Atlasing at night is the best way to document many hard-to-detect species, including owls, nightjars, woodcock, and rails. It also offers its own challenges, but with a little preparation and some luck, those challenges are accompanied by rewarding experiences.
The most important consideration when out at night is personal safety. Low visibility is inherently more dangerous, but these risks can be minimized. While the Handbook provides a good overview of general safety tips, some of the most pertinent considerations include parking well off the road along a visible section (not around curves or over hills), using your vehicle’s hazard lights when stopped, and wearing high-visibility clothing. You should also travel with a partner when possible and let someone know your travel plans. Never prioritize data collection over your safety.
Nocturnal atlasing is often focused on particular target species, and you will have more success if you plan ahead with your target species in mind. The season will determine which species are vocalizing, and ideally each block should have at least two nocturnal trips during two different seasons. One trip should be in early spring, when owls and woodcocks are most detectable, and one should be in early summer, when nightjars and rails are more easily found.
Great Horned and Barred Owls are the earliest species, and they are both actively calling right now. Listen for their duets, which you can record as code C (courtship display). Otherwise, their vocalizations should be coded as S (singing). By March and April, you should be listening for Eastern Screech-Owls and American Woodcock—the woodcock’s display should also be recorded as code C. May and June are when you can find nightjars and rails. Their vocalizations should receive code S, but they are good candidates for code M (multiple singing birds). For code M, listen for seven or more individuals calling in the same block on the same night. If their density isn’t high enough for code M, upgrade them a week later to code S7 (singing for 7+ days). The nighthawk’s buzzy peent call is not a good indicator of breeding, but their “boom” display can be safely recorded as code C. Finally, fledgling Great Horned and Barred Owls have distinctive calls that can be heard in early to mid-summer, providing a Confirmed FL code (recently fledged young).
Passive listening is an effective way to detect nocturnal species, but many of them respond well to playback (the use of a recorded vocalization to elicit a response from a bird). Although we discourage the use of playback for general atlasing—the impact of playback isn’t well understood, but it likely has deleterious effects on the responding bird—playback can be used judiciously to detect nocturnal species, especially owls and rails. Besides increasing the rate of detection, an advantage of using playback is that the responding bird can be coded as T (territorial).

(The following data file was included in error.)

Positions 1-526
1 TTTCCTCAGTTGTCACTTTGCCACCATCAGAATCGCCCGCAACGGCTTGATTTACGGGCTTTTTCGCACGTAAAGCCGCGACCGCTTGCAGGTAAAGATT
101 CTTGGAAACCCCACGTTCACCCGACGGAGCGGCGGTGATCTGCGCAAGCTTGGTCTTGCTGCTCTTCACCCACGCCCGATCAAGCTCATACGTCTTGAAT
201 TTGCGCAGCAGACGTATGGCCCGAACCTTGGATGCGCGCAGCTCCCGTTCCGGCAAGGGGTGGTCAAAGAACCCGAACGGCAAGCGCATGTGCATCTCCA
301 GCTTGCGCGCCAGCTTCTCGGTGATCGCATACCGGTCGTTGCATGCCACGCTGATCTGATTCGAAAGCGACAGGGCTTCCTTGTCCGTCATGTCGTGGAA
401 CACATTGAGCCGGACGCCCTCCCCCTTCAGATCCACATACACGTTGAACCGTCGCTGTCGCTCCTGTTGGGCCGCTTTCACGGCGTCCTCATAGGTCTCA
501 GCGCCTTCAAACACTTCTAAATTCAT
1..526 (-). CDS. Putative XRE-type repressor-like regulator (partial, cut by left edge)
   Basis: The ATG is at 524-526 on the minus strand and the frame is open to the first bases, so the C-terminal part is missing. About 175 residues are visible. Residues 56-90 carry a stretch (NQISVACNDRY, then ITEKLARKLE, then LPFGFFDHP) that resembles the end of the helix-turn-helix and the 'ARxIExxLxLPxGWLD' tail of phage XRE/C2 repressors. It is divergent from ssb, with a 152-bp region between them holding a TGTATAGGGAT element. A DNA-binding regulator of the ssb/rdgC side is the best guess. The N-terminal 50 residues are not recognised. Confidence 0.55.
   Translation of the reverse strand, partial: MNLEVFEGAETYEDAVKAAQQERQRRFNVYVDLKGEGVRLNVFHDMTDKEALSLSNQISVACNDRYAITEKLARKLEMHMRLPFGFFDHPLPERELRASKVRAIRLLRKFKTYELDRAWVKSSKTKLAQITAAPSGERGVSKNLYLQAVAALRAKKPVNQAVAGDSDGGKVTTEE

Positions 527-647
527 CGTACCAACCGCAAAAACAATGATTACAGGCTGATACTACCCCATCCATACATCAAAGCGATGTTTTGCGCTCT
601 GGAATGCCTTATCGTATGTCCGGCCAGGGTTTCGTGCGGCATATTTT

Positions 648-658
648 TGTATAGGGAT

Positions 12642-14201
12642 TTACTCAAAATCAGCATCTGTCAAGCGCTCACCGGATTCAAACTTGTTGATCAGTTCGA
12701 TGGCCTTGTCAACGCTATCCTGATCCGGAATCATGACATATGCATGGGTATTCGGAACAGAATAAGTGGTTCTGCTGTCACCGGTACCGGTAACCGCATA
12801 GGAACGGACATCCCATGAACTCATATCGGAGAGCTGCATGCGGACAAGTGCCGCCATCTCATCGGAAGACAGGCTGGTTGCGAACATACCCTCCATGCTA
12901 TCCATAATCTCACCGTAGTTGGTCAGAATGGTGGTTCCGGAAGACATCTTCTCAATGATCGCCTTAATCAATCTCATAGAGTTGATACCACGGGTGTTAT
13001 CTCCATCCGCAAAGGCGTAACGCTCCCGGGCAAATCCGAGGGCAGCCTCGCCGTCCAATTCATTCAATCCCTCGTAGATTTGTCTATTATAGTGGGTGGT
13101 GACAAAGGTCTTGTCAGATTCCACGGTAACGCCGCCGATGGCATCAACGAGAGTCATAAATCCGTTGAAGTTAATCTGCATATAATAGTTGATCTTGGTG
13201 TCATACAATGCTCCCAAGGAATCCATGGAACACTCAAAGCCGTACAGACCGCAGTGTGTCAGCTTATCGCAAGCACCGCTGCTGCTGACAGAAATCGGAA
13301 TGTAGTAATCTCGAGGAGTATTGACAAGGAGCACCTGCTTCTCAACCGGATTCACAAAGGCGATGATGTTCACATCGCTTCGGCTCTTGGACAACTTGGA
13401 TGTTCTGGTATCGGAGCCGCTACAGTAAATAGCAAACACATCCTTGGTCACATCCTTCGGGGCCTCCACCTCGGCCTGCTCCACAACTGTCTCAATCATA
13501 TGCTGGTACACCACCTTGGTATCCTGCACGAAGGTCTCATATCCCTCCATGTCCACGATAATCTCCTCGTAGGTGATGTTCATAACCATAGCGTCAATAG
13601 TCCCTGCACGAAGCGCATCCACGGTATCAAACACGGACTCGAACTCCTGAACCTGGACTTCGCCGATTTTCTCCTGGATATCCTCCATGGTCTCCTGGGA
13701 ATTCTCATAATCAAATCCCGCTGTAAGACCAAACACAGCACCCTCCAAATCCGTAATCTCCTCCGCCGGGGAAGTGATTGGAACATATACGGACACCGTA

Prior to atlasing, carefully planning out which blocks you want to visit and where in the block you want to go can be exceedingly useful. Concentrate on covering a block thoroughly before moving to a different block. Think about which species you want to target, then use satellite imagery or daytime scouting trips to find suitable habitat for that species. An effective technique is to drive quiet roads in a block, stopping at intervals of a mile or so and listening for 5–10 minutes. When planning your route, think about where you might want to stop; find spots near suitable habitat with a good shoulder or pullout (Google Street View can help with this), and avoid stopping in front of houses or around curves or hills.
Unfortunately, you can’t pre-emptively create locations in eBird. An alternative is to use Google Earth or Google My Maps to place pins at each potential stop; these can then be exported to your mobile device. You can find a tutorial for this here. When naming the points, it’s helpful to include the block name and the target species you are looking for. Once you arrive at the identified location, begin your eBird checklist. If you are alternating driving and listening, it’s best to do a series of Stationary checklists rather than one longer Traveling checklist.
It’s not infrequent that you don’t detect any birds at your stop; these zero-species checklists should always be submitted. However, you should be aware that these zero-species checklists will not show up on eBird block summaries or visualizations. It will seem like there is an error–and this does makes harder for you to track nocturnal effort—but those zero-species checklists are still registered in the Atlas database and are included in all analyses of Atlas data.
eBird identifies nocturnal checklists when they are started 20 minutes after sunset or 40 minutes before sunrise. This means that for your checklist to be included in nocturnal effort totals, it needs to be started 20 minutes after sunset or 40 minutes before sunrise (this is another reason why more, shorter checklists can be better than fewer, longer checklists).
Another important consideration before heading out is the weather. Calm nights with no rain will be most productive. If the wind goes above 10 mph, it can be hard to hear birds. Whip-poor-wills and Chuck-will’s-widows also vocalize more on moonlit nights; the best time to detect these two species is on clear nights within a week of the full moon.
Although “nocturnal effort” conjures images of haggard observers fueled by caffeine and moonlight, many species are actually just as detectable at dusk or dawn as they are at midnight—sometimes even more so. This means starting before dusk and atlasing for an hour or two will still get you back home at a reasonable hour. Similarly, you can begin a couple hours before sunrise. Particularly in late spring or early summer, this has the additional benefit of transitioning right into the dawn chorus—one of the most magical and productive times of day for an atlaser.